The new Los Angeles city mandate that requires proof-of-vaccination to enter most public, indoor locations will be up for major alteration at the LA City Council on Friday, only days after first coming into effect earlier this week.
The Los Angeles city ordinance, A.K.A. the SafePassLA mandate, that went into effect on Monday currently covers a wide variety of indoor businesses, with many larger outdoor venues, such as stadiums, having already been previously covered by earlier County-wide proof mandates for mega events.
Food and drink related places, such as restaurants, bars, fast food restaurants, coffee shops, and wineries are the most visible of the new mandate, with many entertainment venues, such as malls, movie theaters, theaters, arenas, convention centers, and other indoor venues also among those checking for vaccination proof. Other places, such as gym and fitness locations, as well as personal care businesses such as salons, barbershops, and non-medical therapy locations, are also covered. All together, LA has the most sweeping proof-of-vaccination mandate in the country. The County mandate pales in comparison by only asking for proof at select businesses such as bars, movie theaters, and restaurants.
Earlier this week, many business groups warned that the mandate would cause numerous issues due to the language of the mandate and the scope of vaccination proof checks.
“There’s a tremendous lack of clarity,” said Los Angeles County Business Federation policy manager Sarah Wiltfong, in a statement on Monday. “Most retail shops are exempt, but shopping malls and shopping centers are included, which of course includes retail shops. This puts employees in a potential position of conflict, when they’re not necessarily trained to handle situations like that.”
While the ordinance will not be enforced in the city until November 29th, many businesses this week have reported many difficulties in enforcing the ordinance and asking for proof from everyone. Loopholes in the system, such as going around main entrances or pretending to go in to only use the bathroom and instead staying, have already been exploited city-wide.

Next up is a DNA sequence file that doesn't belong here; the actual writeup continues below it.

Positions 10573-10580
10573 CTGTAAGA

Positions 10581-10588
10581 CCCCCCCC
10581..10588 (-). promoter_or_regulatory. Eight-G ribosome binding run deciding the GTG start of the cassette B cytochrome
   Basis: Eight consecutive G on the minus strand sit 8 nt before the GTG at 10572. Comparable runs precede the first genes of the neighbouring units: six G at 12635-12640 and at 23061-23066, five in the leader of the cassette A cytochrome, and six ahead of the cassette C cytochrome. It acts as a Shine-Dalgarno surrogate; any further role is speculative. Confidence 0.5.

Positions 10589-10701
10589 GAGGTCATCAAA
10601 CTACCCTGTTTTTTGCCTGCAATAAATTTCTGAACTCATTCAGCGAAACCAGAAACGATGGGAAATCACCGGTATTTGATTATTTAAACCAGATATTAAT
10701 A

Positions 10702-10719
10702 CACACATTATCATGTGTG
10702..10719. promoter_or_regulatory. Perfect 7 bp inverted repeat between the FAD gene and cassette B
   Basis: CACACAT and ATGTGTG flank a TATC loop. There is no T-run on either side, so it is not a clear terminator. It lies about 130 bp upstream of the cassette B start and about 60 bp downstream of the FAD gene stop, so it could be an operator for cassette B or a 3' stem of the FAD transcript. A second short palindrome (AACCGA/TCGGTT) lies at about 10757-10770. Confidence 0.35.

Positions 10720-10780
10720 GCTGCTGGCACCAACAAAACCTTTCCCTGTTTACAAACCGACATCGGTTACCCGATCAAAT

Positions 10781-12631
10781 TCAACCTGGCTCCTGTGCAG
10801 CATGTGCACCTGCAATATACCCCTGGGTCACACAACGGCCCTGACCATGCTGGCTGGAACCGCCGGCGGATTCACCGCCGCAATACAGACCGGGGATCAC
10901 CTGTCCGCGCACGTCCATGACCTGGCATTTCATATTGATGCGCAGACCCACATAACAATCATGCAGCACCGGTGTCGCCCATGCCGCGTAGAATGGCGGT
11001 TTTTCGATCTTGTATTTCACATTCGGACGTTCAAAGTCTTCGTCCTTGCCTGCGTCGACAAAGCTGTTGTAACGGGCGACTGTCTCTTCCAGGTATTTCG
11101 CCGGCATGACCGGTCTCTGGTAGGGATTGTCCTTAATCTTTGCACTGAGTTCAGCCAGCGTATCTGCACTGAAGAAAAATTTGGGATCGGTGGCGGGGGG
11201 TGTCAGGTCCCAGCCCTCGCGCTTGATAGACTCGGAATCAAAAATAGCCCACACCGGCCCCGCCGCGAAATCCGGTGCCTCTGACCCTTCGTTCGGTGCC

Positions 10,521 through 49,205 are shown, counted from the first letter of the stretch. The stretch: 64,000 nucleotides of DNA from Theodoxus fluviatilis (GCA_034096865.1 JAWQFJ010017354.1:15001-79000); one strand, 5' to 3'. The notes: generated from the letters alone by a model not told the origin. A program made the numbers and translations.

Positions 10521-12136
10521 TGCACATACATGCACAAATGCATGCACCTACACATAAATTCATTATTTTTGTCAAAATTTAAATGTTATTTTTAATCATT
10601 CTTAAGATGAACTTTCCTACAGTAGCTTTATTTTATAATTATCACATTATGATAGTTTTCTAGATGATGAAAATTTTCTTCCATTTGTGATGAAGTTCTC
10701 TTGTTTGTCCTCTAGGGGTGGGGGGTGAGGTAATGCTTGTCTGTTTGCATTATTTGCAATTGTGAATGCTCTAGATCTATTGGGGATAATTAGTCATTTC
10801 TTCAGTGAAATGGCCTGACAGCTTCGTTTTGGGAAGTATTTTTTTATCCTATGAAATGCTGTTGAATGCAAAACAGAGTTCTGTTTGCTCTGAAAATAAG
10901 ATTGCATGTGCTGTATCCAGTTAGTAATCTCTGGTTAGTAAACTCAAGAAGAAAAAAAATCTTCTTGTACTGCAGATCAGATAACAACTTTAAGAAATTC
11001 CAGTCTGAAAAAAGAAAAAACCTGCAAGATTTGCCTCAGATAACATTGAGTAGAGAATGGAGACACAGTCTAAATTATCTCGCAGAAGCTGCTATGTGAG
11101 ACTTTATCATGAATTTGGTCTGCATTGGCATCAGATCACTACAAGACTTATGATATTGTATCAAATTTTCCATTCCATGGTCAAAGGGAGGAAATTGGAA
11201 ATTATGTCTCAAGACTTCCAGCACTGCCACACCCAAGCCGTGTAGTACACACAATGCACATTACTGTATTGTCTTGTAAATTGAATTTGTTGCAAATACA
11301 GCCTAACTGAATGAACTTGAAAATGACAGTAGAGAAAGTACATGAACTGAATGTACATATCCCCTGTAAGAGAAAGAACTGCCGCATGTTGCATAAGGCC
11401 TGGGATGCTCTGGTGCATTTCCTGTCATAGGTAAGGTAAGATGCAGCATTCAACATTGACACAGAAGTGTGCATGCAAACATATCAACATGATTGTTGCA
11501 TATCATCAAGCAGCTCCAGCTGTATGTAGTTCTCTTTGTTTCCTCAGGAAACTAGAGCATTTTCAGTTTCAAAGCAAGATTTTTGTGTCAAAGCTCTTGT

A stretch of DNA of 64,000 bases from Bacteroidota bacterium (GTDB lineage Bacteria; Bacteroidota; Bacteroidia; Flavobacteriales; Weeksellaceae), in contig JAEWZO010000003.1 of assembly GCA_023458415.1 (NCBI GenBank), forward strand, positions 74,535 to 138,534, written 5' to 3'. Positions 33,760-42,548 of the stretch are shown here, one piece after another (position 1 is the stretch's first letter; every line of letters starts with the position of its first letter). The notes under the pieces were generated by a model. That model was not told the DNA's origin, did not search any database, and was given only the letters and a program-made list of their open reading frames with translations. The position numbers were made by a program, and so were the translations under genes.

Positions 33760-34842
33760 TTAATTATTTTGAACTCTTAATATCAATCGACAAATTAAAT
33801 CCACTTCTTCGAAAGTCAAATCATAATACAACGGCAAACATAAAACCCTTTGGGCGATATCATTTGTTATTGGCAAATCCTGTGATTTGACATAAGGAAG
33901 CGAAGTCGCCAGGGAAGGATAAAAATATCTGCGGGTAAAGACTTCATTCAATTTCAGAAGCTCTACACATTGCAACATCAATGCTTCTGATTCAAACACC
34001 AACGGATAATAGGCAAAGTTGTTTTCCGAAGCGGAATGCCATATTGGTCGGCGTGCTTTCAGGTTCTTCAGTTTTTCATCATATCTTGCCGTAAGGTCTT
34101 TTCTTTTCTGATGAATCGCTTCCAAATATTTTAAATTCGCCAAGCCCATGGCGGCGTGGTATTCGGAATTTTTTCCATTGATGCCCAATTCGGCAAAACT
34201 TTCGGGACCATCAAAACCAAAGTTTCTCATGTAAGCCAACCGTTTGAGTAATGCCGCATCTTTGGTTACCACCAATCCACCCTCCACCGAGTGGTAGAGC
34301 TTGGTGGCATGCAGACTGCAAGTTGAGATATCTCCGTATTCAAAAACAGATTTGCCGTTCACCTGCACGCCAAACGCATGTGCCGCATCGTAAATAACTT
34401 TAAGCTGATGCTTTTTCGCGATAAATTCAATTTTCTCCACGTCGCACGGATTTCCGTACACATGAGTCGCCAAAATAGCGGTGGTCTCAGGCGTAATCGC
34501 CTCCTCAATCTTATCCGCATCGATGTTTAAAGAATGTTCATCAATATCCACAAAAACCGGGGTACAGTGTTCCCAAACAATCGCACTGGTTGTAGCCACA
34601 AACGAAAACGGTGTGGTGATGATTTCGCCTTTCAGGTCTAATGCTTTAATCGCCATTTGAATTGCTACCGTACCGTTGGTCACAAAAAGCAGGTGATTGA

“Do you know how many entrances there are into a mall? It can be dozens,” said Mary Beth Winters, a shop owner at a mall in Los Angeles, in an interview with the Globe. “You have anchor store entrances, restaurant entrances, connecting store entrances, general entrances, loading docks, other employee entrances. This week alone we have seen people come in every which way.”
“Then there’s my favorite way of how people are getting in. They come as a huge crowd, and while the people who have vaccination cards show them, those who don’t slip by in the commotion. I mean, they’re really getting creative.”
“At restaurants, people have been reserving a table for outside, where no proof is needed, then ask for a change inside due to the temperature or whatever. They’re already sitting down, so it just goes over some heads and they’re in without proof.”
“And that’s not even including businesses that ignore it. It’s not happening in malls so much, but many places I’ve gone to in the last few days are not asking even if they’re supposed to. None of this is working.”
Possible proof mandate changes coming in LA
In response, the Los Angeles City Council will discuss on Friday what the needed changes to the SafePassLA mandate are. Malls and shopping centers will likely be removed from the places that require vaccination cards and test papers due to the large number of reported issues in checking for proof. An age limit will also likely be put into place with vaccination proof only being required for those 12 and up.
As the new LA mandate will likely influence more cities, both in California and nationwide, with their own proof mandates, many are watching what the changes are so they don’t make the same mistakes in including them.
“A lot of cities and counties are looking at LA now as a model on how to ask for vaccination proof in similar mandates they’re drawing up,” said Kansas City-based COVID-19 vaccination strategist Ellie Boyle to the Globe on Thursday. “And they are looking at what these changes will be. These are hard enough to enforce as is, and they can save these cities a lot of headaches to see now what works and what doesn’t. Like shopping mall mandate checks.”
Enforcement of the LA mandate is to begin on November 29th. After the 29th, the Los Angeles Department of Building and Safety will issue fines and punishments to those in violation. While the 1st infraction will only warrant a warning, the 2nd infraction will bring a fine of $1,000, with a 3rd infraction costing $2,000. All others afterwards will amount to $5,000 each time. All fines and warnings will be given to the establishment, not the individual for breaking the mandate.